‘Intimidatory’ protesters over immigration include ex-campaigners on Covid, Seanad told

Proposed law to protect public representatives’ homes from demonstrations to be considered by Oireachtas committee

Legislation introduced three years ago to protect politicians from demonstrations outside their homes by anti-vaccination campaigners during the Covid pandemic will be considered by the Oireachtas Justice Committee for dealing with anti-immigrant pickets.

Fianna Fáil Senator Malcolm Byrne said the “same incidents of intimidation and harassment” are occurring now. The Wexford politician tabled the Protection of Private Residences (Against Targeted Picketing) Bill in 2021 “when much of what we were dealing with related to Covid. This has moved on and it is often the same people engaging in these intimidatory practices which are now related to immigration,” he told the Seanad.

The Bill makes it an offence for a person to organise or engage in a protest within 200m of a residence with a fine of €1,000 for a first conviction and €5,000 and up to 12 months imprisonment for further offences.

The Government did not oppose the legislation, which was first debated in February last year. Mr Byrne said Minister for Justice Helen McEntee at the time “indicated she was happy for further consultation and for the Bill to go to the Justice Committee” but he said “I am concerned that very little has happened” since then.


The legislation was debated in the Seanad again on Thursday and is expected to be passed by the Upper House next week and then referred to the Justice Committee for hearings to gauge different legal views about whether existing legislation is sufficient or if a standalone Bill is required.

Earlier this month Taoiseach Simon Harris indicated the Government was looking for a solution. Mr Byrne asked if the existing legislation “is strong enough or do we need, as the Bill provides for, a stand-alone offence”.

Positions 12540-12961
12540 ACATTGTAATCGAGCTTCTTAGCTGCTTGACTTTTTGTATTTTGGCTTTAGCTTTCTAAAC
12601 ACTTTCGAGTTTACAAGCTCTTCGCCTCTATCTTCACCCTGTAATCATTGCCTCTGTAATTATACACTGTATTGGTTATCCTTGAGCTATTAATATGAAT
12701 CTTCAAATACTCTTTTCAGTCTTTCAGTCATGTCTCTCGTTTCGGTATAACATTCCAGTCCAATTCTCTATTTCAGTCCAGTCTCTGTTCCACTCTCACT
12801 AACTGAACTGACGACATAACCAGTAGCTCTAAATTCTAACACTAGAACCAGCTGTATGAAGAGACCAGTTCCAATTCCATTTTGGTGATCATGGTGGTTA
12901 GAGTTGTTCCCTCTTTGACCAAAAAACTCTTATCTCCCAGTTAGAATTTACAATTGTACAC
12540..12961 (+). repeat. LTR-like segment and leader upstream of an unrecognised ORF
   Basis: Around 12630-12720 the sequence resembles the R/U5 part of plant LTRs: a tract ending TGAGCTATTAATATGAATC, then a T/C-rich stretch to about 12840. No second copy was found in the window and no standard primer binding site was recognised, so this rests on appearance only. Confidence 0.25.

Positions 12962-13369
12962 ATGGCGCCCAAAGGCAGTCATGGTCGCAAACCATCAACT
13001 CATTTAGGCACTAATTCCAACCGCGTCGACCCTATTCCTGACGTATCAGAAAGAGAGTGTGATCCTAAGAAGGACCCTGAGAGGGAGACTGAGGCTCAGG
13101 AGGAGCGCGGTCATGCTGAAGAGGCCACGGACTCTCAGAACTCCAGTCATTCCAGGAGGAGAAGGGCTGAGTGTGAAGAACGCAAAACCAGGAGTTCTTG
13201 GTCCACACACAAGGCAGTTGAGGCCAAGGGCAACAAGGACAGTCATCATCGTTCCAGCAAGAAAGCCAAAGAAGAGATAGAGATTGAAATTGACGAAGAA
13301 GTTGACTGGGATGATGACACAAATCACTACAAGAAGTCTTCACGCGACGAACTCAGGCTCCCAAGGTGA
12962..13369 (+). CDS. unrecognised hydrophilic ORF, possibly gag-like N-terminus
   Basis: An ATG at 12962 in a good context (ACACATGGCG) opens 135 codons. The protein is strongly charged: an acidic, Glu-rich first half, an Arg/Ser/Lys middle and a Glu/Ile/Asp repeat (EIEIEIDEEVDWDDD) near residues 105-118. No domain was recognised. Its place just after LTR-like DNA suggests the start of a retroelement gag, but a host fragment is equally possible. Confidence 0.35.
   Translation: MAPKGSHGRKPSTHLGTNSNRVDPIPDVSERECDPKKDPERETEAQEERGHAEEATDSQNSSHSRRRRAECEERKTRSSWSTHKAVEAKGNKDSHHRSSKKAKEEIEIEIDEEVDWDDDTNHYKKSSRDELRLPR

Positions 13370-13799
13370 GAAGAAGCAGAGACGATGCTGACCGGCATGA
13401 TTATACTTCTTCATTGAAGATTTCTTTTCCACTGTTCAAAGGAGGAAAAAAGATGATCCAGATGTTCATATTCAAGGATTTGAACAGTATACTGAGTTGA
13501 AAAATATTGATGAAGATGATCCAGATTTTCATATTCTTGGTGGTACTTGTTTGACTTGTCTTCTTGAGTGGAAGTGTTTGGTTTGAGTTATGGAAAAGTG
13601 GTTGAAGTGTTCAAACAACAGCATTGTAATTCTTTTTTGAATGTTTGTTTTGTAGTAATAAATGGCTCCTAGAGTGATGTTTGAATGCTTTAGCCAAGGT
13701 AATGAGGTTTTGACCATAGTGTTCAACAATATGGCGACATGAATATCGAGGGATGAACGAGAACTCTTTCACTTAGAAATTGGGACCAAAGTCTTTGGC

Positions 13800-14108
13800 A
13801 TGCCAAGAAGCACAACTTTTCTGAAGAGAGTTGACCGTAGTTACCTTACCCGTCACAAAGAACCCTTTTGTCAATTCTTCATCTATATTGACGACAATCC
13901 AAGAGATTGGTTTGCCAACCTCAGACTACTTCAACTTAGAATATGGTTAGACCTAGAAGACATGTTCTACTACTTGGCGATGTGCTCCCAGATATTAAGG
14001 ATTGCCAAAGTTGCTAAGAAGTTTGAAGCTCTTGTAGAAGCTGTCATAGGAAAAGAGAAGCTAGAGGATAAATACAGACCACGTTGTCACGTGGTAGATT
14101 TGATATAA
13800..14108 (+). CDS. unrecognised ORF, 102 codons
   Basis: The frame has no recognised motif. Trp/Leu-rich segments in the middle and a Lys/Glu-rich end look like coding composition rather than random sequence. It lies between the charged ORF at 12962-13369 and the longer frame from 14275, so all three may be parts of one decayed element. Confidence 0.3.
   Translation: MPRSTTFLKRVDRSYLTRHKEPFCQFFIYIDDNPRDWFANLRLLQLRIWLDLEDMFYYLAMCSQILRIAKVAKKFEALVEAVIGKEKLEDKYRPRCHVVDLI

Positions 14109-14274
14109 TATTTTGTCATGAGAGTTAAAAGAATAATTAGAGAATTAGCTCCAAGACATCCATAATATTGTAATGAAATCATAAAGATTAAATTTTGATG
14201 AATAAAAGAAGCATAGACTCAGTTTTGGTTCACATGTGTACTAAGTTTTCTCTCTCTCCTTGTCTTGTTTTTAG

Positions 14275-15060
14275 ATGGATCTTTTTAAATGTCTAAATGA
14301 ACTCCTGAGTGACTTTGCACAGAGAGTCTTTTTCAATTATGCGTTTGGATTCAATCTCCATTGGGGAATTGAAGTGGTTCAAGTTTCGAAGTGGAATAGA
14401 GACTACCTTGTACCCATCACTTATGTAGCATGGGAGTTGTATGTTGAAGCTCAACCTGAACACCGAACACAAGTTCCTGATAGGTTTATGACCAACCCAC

Minister of State Colm Burke condemned the “growing issue of targeted protests outside the homes of politicians and public figures”, which he described as personalised in nature and affecting public representatives’ families and neighbours as well.

He pointed out that a range of existing offences may apply, including the 1994 Criminal Justice (Public Order) Act, which outlines offences of disorderly conduct in a public place; threatening, abusive or insulting behaviour in a public place; distributing or displaying threatening, abusive, insulting or obscene material; failing to comply with direction from a Garda; wilful obstruction, trespass, riot and violent disorder. The 1997 Non-Fatal Offences Against the Person Act provides for offences of harassment, coercion and making threats.

Mr Byrne said he was “quite happy if we know the existing legislation is strong enough but I don’t believe that’s the case. The evidence is there in the fact that these protests are continuing and those carrying them out seem to think they are above the law.”

Mr Burke said that the Minister for Justice “wants this issue to be properly considered and the introduction of new laws fully assessed” and will ask the Justice Committee to “do further detailed consideration of the Bill”.

Fine Gael Senator Michael Carrigy said he supported Senator Byrne’s legislation and pointed out that he had “been through the judicial system because of threats on social media. I have also had people at my family home while I was putting my children to bed, and these were people from a political party represented in these Houses.

“We want to keep people in public life. We want people to be able to put themselves forward for public life. We want to know our family homes will be protected while we are away. I fully support, therefore, whatever we can do to strengthen such protections.”

Marie O'Halloran

Marie O'Halloran

Marie O'Halloran is Parliamentary Correspondent of The Irish Times